There are many thoughts currently buzzing about the heads of Aston Villa fans. Will Villa still be a Premiership outfit next season? Is Paul Lambert the right man for the job? Can the club hang onto the brilliant Benteke, even if survival if achieved?
One of the most frustrating questions however is why Aston Villa can’t defend corners?
On paper it is a very valid query. Villa currently hold an unwanted title of possessing the worst defence in the Premier League. Each week it seems more and more likely that any promise shown by Villa will be quickly ramshackled by an alarmingly frequent inability to defend from corners. Only last Saturday Aston Villa threw away a precious three points, conceding an injury time equaliser, courtesy of Fellani’s lofty afro from a corner. Villa’s failure to deal with corners also ranked high in the blame stakes when it came to the humiliating ‘Capital One’ Cup semi final defeat to league Two Bradford.
Such has become Paul Lambert’s young teams incapability’s within their own box that it would be no surprise to few if opposing managers actually instructed their players to ignore shot’s at goal in favour of playing for a corner. The outcome of which would be more likely to result in a goal.
The statistical truth on the contrary however, suggests that Aston Villa are not actually as bad at defending corners as some may think. Quite impressively, and dispelling popular belief, Villa have managed to successfully defend 160 corners in the league this season. That is a feat surpassed only by four other teams, those being Sunderland (162,) West Brom (166,) and QPR who top the list with a massive 183 clearances.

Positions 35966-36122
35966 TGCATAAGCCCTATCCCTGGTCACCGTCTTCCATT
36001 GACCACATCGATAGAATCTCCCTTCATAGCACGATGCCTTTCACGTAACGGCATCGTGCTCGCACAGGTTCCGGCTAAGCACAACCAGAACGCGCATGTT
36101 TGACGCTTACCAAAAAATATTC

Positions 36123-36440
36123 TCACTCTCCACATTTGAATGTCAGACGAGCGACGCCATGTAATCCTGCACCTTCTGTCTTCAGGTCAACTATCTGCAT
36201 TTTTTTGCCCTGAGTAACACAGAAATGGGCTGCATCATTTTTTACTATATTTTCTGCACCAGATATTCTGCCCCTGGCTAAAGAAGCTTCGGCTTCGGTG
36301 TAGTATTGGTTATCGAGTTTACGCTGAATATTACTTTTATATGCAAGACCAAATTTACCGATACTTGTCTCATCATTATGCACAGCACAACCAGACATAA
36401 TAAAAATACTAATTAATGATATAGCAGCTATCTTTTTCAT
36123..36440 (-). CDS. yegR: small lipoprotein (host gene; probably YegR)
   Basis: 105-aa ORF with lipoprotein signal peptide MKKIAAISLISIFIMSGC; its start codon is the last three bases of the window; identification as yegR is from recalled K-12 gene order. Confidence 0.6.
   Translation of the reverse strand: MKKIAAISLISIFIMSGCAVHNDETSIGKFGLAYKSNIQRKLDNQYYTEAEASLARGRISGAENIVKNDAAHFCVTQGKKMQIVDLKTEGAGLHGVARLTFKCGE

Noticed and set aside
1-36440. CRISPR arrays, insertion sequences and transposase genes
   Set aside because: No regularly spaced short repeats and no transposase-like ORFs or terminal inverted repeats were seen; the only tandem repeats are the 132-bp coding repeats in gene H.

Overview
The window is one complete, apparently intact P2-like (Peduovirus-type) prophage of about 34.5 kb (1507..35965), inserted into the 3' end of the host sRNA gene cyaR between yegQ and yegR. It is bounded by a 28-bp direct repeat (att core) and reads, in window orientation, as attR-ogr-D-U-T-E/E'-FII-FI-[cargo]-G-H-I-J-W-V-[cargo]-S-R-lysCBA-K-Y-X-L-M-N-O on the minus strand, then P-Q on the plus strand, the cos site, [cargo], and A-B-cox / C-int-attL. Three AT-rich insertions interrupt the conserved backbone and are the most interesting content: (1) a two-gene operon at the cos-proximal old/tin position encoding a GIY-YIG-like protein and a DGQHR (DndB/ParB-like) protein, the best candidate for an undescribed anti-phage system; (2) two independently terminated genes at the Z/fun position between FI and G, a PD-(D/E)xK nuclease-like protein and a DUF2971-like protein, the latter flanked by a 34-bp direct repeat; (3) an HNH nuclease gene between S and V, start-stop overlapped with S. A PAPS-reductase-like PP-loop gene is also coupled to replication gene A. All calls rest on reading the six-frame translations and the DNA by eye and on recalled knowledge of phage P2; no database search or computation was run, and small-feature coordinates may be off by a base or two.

The real problem with Villa is the enormous amount of corner kicks that they afford the opposition. With 168 corners faced this season, only West Brom (170) and QPR (191) have given away more. Compare this with the three teams that have given away the least amount of corners, Man City (97,) Spurs (103) and Liverpool (108) and the relative current league positions speak volumes. The obvious moral here is that if you invite pressure into your defensive territory then it is inevitable that you will concede goals.
The fact that Villa have only conceded 8 goals from 168 corners is quite remarkable if given reasonable thought. In fact on average the opposition team requires 21 corners to score from that particular set piece against Villa. Statistically you are more likely to score from a corner against Fulham, Swansea, Man City, and very nearly Man Utd, than you are against Villa. Perhaps surprisingly it is champions Man City that are the weakest at defending corners. On average they concede every 16.2 attempts, yet the fact that they give away the least amount of corners in the division means that it damages them only minimally.
Out of likely interest for any readers wanting to know which team defends corners the most efficiently then the answer is Martin O’Neil’s Sunderland. They are yet to be on the sickening end of a corner this season, and if the opposition wish to breach Stoke City’s team of monsters from the corner flag it will take an average of 156 attempts.
The lesson learnt here, for those with any dealings of a claret and blue persuasion, is that Villa need not worry so much about actually defending a corner. Of greater concern should be how Villa can stop gifting the opposition so many attempts to score from a corner. Paul Lambert has 13 games left to sort it out.
image: © ell-r-brown